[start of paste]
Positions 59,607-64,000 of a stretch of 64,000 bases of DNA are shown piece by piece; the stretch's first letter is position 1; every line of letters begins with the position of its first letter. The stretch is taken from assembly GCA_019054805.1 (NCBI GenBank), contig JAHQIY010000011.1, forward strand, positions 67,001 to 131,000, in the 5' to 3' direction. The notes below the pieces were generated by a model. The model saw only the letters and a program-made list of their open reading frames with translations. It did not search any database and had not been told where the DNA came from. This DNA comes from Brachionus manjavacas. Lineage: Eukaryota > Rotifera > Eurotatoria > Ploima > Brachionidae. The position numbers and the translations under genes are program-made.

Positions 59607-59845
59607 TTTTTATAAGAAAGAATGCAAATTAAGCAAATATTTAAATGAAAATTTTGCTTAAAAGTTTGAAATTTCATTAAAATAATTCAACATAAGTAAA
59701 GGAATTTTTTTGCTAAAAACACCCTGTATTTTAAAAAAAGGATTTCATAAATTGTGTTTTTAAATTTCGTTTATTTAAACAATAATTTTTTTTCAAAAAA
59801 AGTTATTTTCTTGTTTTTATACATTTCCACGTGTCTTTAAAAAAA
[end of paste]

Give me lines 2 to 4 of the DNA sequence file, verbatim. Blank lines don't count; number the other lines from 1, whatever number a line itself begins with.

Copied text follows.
Positions 59607-59845
59607 TTTTTATAAGAAAGAATGCAAATTAAGCAAATATTTAAATGAAAATTTTGCTTAAAAGTTTGAAATTTCATTAAAATAATTCAACATAAGTAAA
59701 GGAATTTTTTTGCTAAAAACACCCTGTATTTTAAAAAAAGGATTTCATAAATTGTGTTTTTAAATTTCGTTTATTTAAACAATAATTTTTTTTCAAAAAA